His pro career was just seven years, but Carr made quite an impression during that time. Starting in 1932, the Meriden native would go on to win 52 fights while losing 14 and forging 8 draws. Fighting during the Great Depression, Carr became a fan favorite on New Haven shows, and could boast a victory over Nathan Mann among his conquests. Carr died young, passing away at age 41 in 1954.
Fought in the same era as Jimmy Leto, and even recorded a victory over Leto in 1940. Dolan was just 18 when he turned pro in 1931. He finished his pro career with a 89-9-3 record, which included wins over Cocoa Kid and Fritzie Zivic. In 1939, Dolan went the entire year without losing a bout. The Waterbury welterweight was just 51 when he died in 1964.
When she was named the Connecticut Commissioner of Consumer Protection in 1971, Newtown native Dunn also took on the role as the nation’s first female boxing commissioner. She wasn’t afraid to ruffle feathers, denying boxing legend Willie Pep a referees license due to alleged associations with persons of questionable character. That brave stance earned earned her respect in the boxing community. Dunn would later employ Pep in another capacity. A University of Connecticut graduate, Dunn was 90 when she passed away in 2017.
Recording 41 knockouts while compiling a record of 77-23-6, Gainer was a formidable light heavyweight. The New Haven product notched victories over James J. Braddock and Tony Galento in a career that spanned from 1930-1941. Gainer also had a draw with Maxie Rosenbloom. Had streaks of 12 consecutive wins and 13 straight victories. Born in 1906, Gainer died in 1973.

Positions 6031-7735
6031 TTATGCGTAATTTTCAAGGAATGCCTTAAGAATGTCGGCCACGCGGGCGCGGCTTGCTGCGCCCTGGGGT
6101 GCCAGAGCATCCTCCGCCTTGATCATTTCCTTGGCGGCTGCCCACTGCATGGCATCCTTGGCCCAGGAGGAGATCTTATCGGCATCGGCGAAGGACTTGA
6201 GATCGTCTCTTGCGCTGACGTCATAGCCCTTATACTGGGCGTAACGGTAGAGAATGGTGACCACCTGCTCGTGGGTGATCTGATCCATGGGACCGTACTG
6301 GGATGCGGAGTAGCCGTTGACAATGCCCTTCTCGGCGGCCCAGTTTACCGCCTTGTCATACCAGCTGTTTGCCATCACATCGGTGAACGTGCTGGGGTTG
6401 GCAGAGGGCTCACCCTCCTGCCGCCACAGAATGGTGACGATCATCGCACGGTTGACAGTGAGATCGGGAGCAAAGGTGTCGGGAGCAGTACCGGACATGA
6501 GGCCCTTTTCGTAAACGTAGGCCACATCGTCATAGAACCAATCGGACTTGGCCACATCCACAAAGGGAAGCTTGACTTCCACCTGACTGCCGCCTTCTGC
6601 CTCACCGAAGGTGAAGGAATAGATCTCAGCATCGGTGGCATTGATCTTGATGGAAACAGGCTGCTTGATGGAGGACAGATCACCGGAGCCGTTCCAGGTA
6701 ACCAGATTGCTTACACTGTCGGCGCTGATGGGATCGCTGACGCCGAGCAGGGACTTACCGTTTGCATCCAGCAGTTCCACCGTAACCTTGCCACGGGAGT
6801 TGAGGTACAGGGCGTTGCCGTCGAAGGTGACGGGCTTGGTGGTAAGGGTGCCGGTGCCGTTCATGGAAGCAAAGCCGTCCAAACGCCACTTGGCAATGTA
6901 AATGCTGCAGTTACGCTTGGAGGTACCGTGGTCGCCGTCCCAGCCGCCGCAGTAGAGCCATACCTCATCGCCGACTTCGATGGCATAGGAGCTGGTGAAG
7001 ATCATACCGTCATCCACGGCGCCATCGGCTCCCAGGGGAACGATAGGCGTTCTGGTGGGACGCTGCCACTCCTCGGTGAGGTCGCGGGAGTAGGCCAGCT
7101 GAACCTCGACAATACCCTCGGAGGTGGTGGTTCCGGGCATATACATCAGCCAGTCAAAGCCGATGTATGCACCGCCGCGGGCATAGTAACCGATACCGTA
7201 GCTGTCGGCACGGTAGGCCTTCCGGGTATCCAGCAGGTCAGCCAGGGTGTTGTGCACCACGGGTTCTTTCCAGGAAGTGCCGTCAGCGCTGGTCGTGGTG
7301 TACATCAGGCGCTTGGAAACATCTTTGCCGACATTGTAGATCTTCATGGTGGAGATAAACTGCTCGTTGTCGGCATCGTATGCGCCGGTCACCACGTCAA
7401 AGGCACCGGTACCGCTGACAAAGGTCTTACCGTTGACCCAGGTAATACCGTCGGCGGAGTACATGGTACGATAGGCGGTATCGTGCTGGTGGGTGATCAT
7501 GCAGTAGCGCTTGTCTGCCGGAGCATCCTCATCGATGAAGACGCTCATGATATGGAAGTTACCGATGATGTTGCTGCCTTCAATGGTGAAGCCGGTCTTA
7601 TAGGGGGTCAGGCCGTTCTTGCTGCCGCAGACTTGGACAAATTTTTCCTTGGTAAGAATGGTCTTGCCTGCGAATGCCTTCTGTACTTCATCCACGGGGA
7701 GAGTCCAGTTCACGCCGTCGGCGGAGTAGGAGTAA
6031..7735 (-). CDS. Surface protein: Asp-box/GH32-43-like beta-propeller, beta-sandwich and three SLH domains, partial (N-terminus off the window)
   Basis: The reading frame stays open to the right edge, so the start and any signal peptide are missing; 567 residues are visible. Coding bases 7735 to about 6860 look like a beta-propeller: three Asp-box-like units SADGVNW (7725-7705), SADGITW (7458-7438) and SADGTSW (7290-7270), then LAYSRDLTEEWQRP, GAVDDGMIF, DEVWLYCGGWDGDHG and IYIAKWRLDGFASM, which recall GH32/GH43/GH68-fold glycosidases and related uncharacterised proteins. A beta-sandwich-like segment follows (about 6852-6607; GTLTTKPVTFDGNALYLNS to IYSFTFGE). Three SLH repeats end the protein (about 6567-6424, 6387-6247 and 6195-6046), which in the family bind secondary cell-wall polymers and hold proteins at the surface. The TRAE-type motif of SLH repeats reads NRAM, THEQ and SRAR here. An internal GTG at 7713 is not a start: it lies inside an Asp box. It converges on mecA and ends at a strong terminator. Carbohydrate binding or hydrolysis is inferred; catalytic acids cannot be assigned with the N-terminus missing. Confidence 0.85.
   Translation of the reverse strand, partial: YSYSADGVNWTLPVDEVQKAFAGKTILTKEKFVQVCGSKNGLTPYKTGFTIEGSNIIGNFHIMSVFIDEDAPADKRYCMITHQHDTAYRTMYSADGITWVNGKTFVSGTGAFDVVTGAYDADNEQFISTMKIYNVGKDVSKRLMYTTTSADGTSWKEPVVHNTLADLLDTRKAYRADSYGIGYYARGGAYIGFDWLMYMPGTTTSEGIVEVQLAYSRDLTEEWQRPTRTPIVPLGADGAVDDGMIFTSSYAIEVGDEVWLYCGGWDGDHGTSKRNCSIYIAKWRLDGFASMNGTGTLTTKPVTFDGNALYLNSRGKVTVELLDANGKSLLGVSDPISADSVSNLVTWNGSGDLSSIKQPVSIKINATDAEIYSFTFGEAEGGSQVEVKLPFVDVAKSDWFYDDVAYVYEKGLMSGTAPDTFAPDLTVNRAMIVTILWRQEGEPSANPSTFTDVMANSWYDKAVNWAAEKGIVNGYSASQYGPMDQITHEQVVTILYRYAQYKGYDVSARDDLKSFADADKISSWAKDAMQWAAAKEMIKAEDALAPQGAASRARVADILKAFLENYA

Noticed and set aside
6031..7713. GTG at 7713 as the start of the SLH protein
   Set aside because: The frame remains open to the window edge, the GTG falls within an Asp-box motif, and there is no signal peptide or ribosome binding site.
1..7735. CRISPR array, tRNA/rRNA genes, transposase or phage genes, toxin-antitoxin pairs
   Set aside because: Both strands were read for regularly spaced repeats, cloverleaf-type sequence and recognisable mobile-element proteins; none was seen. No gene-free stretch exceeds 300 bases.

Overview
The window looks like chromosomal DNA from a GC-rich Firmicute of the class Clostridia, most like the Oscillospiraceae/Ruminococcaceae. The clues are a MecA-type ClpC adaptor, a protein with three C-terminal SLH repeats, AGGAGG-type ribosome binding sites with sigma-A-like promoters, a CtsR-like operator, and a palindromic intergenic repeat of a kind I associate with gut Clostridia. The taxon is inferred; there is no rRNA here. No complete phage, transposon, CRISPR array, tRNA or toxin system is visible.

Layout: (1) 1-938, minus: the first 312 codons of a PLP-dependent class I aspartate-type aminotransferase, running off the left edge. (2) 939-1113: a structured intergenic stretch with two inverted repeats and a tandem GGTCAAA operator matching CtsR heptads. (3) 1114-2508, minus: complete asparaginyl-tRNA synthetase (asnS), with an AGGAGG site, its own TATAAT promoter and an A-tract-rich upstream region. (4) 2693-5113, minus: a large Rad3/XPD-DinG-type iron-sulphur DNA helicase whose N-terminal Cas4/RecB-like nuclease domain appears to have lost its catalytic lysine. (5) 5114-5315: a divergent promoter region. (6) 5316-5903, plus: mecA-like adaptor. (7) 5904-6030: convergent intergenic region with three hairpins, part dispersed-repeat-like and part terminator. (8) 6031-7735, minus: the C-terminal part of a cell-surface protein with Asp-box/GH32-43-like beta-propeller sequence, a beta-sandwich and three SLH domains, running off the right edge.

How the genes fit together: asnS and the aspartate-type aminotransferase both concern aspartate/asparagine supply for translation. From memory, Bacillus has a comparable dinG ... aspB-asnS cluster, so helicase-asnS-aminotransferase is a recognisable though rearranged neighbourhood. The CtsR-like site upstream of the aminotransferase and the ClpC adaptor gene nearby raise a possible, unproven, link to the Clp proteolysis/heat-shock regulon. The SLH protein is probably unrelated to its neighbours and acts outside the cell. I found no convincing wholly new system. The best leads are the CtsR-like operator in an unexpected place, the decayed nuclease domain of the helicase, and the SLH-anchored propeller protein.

After a brief pro career as a lightweight, King became the head boxing coach at Yale University in 1907. The New London native held that post until 1952 when boxing was dropped as a sport. King was so highly regarded, however, that he became Connecticut’s first boxing commissioner in 1921, serving in that capacity for two years. Born in 1884, King passed away in 1956.
From 1939-1974, Bill Lee was the sports editor and columnist at the Hartford Courant, who became known for his skilled writing about boxing. Lee’s boxing stories were so popular that the makers of the upcoming movie “Pep” have a character portraying Lee in the movie about Willie Pep. The Connecticut Sportswriters Alliance have an annual Bill Lee Male Athlete of the Year award, which was bestowed upon Marlon Starling in 1988. Starling was part of the first CBHOF induction class in 2005. Lee passed away in 1979.
Hartford native took on all comers in compiling a 125-29-12 record in a welterweight career that spanned 19 years from 1924-1943. Managed by the legendary Lou Viscusi, Leto had notable victories against Chalky Wright, Cocoa Kid, and Fritzie Zivic. He passed away in 1986 at the age of 75.